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A report scheduled to be released March 8 by the U.S. Surgeon General’s office will urge increased state funding for anti-smoking programs.

The programs have been cut due to budgetary problems, even though they have been shown to be successful and lead to health care cost savings, according to the Associated Press.

“It is a hard-hitting report and it’s going to say, ‘Why haven’t we ended this epidemic? Why are we still feeding all these replacement smokers into a deadly industry?’” said Terry Pechacek, Director for Science in the Office on Smoking and Health at the Centers for Disease Control and Prevention.

The federal government is fighting the tobacco epidemic on several fronts. In November, the Food and Drug Administration (FDA) announced it will spend about $600 million over five years on a campaign to educate the public about the dangers of tobacco.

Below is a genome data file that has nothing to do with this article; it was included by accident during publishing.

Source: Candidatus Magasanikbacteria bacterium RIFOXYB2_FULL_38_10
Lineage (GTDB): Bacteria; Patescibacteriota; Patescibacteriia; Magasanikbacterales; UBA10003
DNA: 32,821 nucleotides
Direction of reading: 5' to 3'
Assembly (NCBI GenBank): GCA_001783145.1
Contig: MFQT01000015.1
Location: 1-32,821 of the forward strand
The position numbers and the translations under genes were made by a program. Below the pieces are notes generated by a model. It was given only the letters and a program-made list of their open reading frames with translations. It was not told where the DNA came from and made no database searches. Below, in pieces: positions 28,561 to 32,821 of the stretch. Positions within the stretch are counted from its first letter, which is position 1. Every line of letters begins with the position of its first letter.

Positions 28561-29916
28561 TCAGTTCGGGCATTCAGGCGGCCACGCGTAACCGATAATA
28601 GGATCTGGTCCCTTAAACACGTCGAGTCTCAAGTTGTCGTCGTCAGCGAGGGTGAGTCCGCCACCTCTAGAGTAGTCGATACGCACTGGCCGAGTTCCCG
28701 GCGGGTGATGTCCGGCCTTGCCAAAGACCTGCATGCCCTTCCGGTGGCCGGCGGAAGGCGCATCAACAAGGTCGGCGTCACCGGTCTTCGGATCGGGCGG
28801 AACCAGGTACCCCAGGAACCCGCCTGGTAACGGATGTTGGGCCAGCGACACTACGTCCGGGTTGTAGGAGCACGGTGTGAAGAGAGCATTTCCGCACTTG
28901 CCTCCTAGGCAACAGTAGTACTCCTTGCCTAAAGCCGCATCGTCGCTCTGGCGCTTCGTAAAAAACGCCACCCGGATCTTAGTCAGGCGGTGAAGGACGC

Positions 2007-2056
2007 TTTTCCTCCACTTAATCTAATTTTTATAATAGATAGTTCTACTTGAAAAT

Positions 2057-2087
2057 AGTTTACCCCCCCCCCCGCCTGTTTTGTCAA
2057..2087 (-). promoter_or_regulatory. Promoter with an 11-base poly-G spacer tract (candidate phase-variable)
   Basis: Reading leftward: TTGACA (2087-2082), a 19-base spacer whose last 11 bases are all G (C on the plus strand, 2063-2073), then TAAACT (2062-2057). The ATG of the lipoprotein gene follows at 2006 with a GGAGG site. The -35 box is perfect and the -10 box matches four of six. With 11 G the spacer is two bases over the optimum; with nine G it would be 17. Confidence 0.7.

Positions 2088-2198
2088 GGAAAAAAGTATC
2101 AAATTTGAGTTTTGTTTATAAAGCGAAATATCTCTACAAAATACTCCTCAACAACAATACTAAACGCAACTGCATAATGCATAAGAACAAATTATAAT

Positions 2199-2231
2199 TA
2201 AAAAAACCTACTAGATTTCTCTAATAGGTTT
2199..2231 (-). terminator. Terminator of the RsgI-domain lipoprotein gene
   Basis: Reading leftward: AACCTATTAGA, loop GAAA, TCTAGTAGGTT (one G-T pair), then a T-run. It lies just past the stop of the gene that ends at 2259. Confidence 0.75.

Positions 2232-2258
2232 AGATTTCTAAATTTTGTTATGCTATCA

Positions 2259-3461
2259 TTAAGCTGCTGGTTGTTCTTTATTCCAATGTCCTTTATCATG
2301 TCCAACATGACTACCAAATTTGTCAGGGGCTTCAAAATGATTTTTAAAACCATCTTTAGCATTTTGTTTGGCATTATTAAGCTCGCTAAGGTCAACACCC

In October, the FDA and the National Institutes of Health announced they will study the effect of new tobacco regulations on the health and behavior of smokers and potential smokers. The study will include 40,000 people ages 12 and up.

Meanwhile, state programs are on the chopping block, the article notes. In New York, where anti-smoking campaigns are credited with decreasing the smoking rate to historic lows of 15.5 percent for adults and 12.6 percent for high school students, Governor Andrew Cuomo has proposed cutting $5 million from the current $41.4 million for anti-smoking programs this year.In 2008-2009, anti-smoking funding in the state was $80.4 million.

Some states have used funding from a landmark $246 billion national court settlement from the tobacco industry, which was meant to be used for anti-smoking programs, for other purposes. Ohio used $230 million set aside for tobacco prevention on other budgetary priorities. New Hampshire has diverted tobacco settlement money for other budget needs. Iowa’s anti-smoking spending has been cut nearly in half.

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